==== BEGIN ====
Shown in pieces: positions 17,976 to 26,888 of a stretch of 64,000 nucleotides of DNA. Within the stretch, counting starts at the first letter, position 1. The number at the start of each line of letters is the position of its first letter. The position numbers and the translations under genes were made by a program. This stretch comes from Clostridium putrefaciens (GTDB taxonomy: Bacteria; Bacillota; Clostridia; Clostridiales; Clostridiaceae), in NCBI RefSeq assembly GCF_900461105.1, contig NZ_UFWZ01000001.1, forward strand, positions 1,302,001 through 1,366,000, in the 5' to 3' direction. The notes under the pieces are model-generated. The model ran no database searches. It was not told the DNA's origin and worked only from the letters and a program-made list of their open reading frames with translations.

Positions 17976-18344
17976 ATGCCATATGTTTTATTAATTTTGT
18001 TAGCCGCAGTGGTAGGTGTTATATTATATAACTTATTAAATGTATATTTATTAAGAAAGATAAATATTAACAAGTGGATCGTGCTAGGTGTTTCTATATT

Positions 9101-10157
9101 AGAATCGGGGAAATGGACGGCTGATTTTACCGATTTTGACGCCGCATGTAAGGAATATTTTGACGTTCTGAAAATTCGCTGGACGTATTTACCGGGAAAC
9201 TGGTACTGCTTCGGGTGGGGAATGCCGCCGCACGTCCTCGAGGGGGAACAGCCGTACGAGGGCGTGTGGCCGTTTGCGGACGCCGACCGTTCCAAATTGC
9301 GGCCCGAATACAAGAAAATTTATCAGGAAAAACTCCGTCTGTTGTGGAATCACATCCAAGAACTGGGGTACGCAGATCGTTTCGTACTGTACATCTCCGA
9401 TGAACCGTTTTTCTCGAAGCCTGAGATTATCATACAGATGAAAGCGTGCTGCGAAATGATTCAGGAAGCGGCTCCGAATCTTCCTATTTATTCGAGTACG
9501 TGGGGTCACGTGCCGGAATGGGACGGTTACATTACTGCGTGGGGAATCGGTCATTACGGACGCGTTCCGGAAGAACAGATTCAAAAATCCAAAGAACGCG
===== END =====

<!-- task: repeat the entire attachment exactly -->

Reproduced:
Shown in pieces: positions 17,976 to 26,888 of a stretch of 64,000 nucleotides of DNA. Within the stretch, counting starts at the first letter, position 1. The number at the start of each line of letters is the position of its first letter. The position numbers and the translations under genes were made by a program. This stretch comes from Clostridium putrefaciens (GTDB taxonomy: Bacteria; Bacillota; Clostridia; Clostridiales; Clostridiaceae), in NCBI RefSeq assembly GCF_900461105.1, contig NZ_UFWZ01000001.1, forward strand, positions 1,302,001 through 1,366,000, in the 5' to 3' direction. The notes under the pieces are model-generated. The model ran no database searches. It was not told the DNA's origin and worked only from the letters and a program-made list of their open reading frames with translations.

Positions 17976-18344
17976 ATGCCATATGTTTTATTAATTTTGT
18001 TAGCCGCAGTGGTAGGTGTTATATTATATAACTTATTAAATGTATATTTATTAAGAAAGATAAATATTAACAAGTGGATCGTGCTAGGTGTTTCTATATT

Positions 9101-10157
9101 AGAATCGGGGAAATGGACGGCTGATTTTACCGATTTTGACGCCGCATGTAAGGAATATTTTGACGTTCTGAAAATTCGCTGGACGTATTTACCGGGAAAC
9201 TGGTACTGCTTCGGGTGGGGAATGCCGCCGCACGTCCTCGAGGGGGAACAGCCGTACGAGGGCGTGTGGCCGTTTGCGGACGCCGACCGTTCCAAATTGC
9301 GGCCCGAATACAAGAAAATTTATCAGGAAAAACTCCGTCTGTTGTGGAATCACATCCAAGAACTGGGGTACGCAGATCGTTTCGTACTGTACATCTCCGA
9401 TGAACCGTTTTTCTCGAAGCCTGAGATTATCATACAGATGAAAGCGTGCTGCGAAATGATTCAGGAAGCGGCTCCGAATCTTCCTATTTATTCGAGTACG
9501 TGGGGTCACGTGCCGGAATGGGACGGTTACATTACTGCGTGGGGAATCGGTCATTACGGACGCGTTCCGGAAGAACAGATTCAAAAATCCAAAGAACGCG